Legalism, in Christian theology, is a usually pejorative term referring to an over-emphasis on discipline of conduct, or legal ideas, usually implying an allegation of misguided rigour, pride, superficiality, the neglect of mercy, and ignorance of the grace of God or emphasizing the letter of law at the expense of the spirit. Legalism is alleged against any view that obedience to law, not faith in God’s grace, is the pre-eminent principle of redemption.
In the New Testament
The words ‘legalism’ or ‘legalist’ do not occur in the Old or New Testaments. Legalism’s root word, “law” (Greek nomos), occurs frequently in the New Testament, and sometimes connotes legalism. The Greek of Paul’s day lacked any term corresponding to the distinct position of “legalism”, “legalist”, or “legalistic”,
One concept of legalism, the belief that salvation can be earned by obedience to laws, is referred to in various New Testament books, including Galatians. In this case, some Jews who had become Christians believed that in order to obtain salvation, both faith in Christ (as Messiah), and obedience to the Mosiac laws were required, such as the cases of the circumcision controversy and the Incident at Antioch. Generally, however, these cases are referred to as the Judaizer controversy, rather than a legalism controversy, but the two are related.
Legalism refers to any doctrine which states salvation comes strictly from adherence to the law. It can be thought of as a works-based religion. Groups in the New Testament said to be falling into this category include the Pharisees, Sadducees, Scribes, Judaizers, and Nicolaitans. They are legalists because they emphasized obeying the Law of Moses, in the case of the Pharisees and Scribes, to the letter without understanding the concept of grace. Jesus condemned their legalism in Matthew 23. The Pharisees love of the praises of men for their strict adherence is said to be a prime example of legalism.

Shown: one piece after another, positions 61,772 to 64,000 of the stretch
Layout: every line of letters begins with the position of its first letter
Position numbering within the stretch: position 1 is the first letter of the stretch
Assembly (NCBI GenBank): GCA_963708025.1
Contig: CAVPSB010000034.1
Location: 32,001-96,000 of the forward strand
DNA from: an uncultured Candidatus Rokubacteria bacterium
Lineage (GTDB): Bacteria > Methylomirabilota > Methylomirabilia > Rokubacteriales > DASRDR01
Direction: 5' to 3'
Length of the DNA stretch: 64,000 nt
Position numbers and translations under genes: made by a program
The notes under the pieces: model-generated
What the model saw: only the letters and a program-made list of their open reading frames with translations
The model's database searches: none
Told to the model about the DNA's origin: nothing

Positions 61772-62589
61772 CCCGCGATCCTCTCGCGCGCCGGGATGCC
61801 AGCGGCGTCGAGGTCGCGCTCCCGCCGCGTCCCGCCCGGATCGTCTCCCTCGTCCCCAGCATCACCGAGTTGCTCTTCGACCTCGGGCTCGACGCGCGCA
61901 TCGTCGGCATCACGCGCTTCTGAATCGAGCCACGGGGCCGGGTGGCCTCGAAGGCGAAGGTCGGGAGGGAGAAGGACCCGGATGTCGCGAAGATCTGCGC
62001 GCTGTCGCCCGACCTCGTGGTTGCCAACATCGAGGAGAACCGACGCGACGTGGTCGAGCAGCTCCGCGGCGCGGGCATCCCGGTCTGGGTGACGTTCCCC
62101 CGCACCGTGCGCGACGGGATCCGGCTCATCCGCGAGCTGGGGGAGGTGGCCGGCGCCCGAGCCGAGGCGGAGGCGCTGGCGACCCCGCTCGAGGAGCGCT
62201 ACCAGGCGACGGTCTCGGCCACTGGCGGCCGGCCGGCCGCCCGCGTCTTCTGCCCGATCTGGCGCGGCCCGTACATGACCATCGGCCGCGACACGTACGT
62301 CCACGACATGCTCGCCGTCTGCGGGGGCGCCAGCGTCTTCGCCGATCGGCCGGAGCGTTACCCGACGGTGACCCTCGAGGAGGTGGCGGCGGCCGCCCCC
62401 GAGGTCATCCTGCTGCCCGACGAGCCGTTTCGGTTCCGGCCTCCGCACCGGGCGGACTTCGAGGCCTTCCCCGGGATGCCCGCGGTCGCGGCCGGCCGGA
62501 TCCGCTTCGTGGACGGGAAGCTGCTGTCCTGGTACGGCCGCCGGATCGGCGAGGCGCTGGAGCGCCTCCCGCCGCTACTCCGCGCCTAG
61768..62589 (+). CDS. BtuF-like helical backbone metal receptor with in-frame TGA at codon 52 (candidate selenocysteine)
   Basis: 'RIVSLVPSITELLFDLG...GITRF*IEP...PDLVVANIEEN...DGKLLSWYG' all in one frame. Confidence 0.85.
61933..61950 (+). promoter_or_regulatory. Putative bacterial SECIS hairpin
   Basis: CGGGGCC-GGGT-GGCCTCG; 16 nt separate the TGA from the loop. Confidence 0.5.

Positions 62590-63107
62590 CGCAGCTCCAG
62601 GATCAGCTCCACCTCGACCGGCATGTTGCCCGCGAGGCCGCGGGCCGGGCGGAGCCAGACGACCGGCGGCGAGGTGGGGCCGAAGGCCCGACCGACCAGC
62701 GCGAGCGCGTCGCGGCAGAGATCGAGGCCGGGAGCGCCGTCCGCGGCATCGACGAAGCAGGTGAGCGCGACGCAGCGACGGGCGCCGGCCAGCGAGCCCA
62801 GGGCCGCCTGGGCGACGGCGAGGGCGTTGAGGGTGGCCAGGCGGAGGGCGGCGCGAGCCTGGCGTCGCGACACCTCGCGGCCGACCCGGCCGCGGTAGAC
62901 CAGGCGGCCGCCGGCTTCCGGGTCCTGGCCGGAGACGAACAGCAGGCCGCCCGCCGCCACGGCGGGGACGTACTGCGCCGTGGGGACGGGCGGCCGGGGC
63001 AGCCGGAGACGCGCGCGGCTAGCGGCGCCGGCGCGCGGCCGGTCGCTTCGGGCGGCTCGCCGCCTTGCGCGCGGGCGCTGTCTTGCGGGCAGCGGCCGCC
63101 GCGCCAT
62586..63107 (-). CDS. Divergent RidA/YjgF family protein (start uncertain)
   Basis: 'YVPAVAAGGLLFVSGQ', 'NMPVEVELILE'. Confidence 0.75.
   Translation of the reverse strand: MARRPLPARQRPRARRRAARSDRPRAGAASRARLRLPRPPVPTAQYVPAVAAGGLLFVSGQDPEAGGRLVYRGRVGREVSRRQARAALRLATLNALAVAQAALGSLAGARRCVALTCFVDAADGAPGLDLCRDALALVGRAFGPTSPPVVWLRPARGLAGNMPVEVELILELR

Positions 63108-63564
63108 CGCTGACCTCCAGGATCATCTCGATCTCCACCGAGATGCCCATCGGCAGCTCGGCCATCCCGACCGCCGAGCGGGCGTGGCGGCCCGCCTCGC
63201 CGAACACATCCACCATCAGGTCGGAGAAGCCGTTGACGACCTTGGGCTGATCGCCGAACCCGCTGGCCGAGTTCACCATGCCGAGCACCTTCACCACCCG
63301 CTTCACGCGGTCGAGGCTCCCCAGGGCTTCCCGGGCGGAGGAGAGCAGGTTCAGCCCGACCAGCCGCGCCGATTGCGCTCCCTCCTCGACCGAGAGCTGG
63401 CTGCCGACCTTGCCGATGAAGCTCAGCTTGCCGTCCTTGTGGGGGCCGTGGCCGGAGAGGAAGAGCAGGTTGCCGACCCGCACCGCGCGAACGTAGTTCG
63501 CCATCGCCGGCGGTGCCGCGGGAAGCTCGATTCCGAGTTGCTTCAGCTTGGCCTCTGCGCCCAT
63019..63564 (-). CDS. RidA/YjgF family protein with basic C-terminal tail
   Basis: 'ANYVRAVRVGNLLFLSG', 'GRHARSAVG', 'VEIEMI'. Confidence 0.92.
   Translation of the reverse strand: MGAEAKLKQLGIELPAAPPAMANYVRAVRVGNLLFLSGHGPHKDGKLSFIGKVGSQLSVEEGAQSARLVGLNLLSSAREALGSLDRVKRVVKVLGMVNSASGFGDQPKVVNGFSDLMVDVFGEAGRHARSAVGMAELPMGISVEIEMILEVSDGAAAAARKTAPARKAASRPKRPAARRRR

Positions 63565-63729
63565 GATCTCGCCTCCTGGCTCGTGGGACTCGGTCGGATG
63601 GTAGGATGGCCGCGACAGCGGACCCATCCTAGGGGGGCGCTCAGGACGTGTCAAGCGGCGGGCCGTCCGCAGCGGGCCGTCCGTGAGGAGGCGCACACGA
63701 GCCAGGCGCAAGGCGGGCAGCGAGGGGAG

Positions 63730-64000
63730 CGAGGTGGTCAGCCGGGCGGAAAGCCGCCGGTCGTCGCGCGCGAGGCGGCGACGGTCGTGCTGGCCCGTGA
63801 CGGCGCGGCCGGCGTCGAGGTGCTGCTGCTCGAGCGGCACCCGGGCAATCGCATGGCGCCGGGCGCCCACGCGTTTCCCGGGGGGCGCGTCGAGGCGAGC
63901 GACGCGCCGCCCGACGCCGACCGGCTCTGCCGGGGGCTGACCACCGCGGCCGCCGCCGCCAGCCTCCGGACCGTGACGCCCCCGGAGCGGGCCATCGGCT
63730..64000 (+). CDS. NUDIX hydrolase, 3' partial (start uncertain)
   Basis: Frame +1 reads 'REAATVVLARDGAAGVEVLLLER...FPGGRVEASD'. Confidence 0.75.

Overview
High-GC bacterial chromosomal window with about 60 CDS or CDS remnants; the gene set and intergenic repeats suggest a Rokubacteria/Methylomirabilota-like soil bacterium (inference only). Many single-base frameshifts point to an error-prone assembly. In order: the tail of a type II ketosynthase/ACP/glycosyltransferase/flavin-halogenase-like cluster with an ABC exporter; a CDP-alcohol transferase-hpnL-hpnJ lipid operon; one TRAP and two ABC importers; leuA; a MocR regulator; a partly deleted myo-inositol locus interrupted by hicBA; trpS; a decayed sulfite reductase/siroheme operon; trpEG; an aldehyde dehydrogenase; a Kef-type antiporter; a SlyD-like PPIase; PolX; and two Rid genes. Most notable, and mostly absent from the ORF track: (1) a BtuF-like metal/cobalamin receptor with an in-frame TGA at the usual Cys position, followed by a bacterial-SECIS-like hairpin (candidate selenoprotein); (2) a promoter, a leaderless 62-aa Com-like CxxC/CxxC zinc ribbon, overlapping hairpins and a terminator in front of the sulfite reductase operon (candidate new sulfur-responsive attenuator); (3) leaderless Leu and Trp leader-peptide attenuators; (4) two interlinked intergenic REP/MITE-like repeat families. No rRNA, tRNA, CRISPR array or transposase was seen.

Legalism is sometimes confused with obedience. New Testament books such as Romans, speak of grace and obedience together. An example is found in Romans 1:5 (New American Standard Version) speaking of Christ ‘through whom we have received grace and apostleship to bring about the obedience of faith among all the Gentiles, for His name’s sake…’ The goal of receiving the grace was to bring about obedience of faith. Here grace, faith and obedience are tied together. Other references are in Acts 5:29, 32; Romans 16:19; 2 Corinthians 7:15; Hebrews 5:9.
Legalism is also confused with discipline, which is often spoken of in a positive light. See 1 Corinthians 9:17; 1 Timothy 4:7; 2 Timothy 1:7 and Hebrews 12:5–11.
A third common misunderstanding of legalism is the word law. Law in many places in the Bible refers to the Law of Moses, see also Biblical law in Christianity. In Galatians the Judaizers were trying to insist that salvation required that a person be circumcised prior to obeying the Law of Christ. Galatians 2:16 says, “Knowing that a man is not justified by the works of the law, but by the faith of Jesus Christ, even we have believed in Jesus Christ, that we might be justified by the faith of Christ, and not by the works of the law: for by the works of the law shall no flesh be justified” (King James Version). The faith here is the Law of Christ and the law here is the Law of Moses. The legalism of the Judaizers was that obedience to the law of Moses was necessary to be saved